By Wasamon Audjarint
Norrawit said he would first need to be contacted by Yingluck for further consultation. However, he claimed to have not heard from or spoken to her since August 25, when she was scheduled to hear the verdict but did not show up.
Yingluck, who has disappeared from public, has been punished for negligence over her government’s rice-pledging scheme, which caused multi-billion damages to the country following corruption and flaws in management.
However, the current constitution allows defendants to appeal the final verdict within 30 days to the Supreme Court. In Yingluck’s case, there may be a need to follow the conditions in a yet-to-come bill on crimes by political office holders that requires a defendant to show up to make an appeal.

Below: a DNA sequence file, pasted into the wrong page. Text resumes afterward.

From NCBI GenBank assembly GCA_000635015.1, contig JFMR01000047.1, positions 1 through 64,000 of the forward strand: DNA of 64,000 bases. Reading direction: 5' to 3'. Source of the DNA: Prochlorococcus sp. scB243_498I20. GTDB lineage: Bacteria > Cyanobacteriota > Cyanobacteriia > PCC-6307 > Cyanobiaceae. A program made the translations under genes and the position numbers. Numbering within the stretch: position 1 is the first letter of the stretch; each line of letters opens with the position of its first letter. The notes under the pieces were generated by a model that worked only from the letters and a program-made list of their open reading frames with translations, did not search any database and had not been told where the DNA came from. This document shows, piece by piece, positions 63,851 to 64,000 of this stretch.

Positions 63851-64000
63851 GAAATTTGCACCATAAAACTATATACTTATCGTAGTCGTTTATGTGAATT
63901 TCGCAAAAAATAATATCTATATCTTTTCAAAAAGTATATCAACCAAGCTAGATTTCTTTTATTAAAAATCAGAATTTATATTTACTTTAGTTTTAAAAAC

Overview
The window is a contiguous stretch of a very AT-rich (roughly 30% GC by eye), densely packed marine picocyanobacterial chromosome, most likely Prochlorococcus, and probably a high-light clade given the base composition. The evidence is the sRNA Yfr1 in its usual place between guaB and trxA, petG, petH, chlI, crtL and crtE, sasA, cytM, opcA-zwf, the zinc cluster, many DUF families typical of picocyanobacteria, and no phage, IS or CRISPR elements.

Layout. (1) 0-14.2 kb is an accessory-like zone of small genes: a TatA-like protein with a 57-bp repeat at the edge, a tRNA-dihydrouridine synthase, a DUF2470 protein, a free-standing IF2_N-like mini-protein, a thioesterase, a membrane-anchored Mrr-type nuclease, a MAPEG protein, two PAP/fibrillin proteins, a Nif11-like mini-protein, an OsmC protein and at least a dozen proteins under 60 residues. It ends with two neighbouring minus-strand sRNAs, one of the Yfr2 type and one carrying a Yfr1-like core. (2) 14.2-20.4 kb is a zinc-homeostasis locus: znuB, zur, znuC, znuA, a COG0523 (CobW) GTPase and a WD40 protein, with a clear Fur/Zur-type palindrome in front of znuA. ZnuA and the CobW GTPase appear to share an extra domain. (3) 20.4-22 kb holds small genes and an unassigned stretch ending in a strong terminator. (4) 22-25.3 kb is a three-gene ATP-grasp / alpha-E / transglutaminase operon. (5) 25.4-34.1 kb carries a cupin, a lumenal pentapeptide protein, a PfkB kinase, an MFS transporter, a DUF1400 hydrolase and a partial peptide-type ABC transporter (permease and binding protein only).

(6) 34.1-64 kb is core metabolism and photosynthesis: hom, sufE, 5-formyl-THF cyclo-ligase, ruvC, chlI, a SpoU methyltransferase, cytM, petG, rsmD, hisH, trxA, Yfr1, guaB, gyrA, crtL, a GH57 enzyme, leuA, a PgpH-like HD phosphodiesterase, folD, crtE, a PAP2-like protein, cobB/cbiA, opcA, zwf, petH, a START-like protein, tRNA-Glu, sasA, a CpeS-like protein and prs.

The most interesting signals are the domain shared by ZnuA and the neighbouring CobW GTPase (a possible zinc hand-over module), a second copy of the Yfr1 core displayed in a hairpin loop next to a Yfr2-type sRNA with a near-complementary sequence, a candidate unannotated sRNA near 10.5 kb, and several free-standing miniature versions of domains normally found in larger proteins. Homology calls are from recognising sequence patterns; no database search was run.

Norrawit refused to anticipate any possible scenario, only reiterating that he will need to look through judgment papers in detail before making any further decision.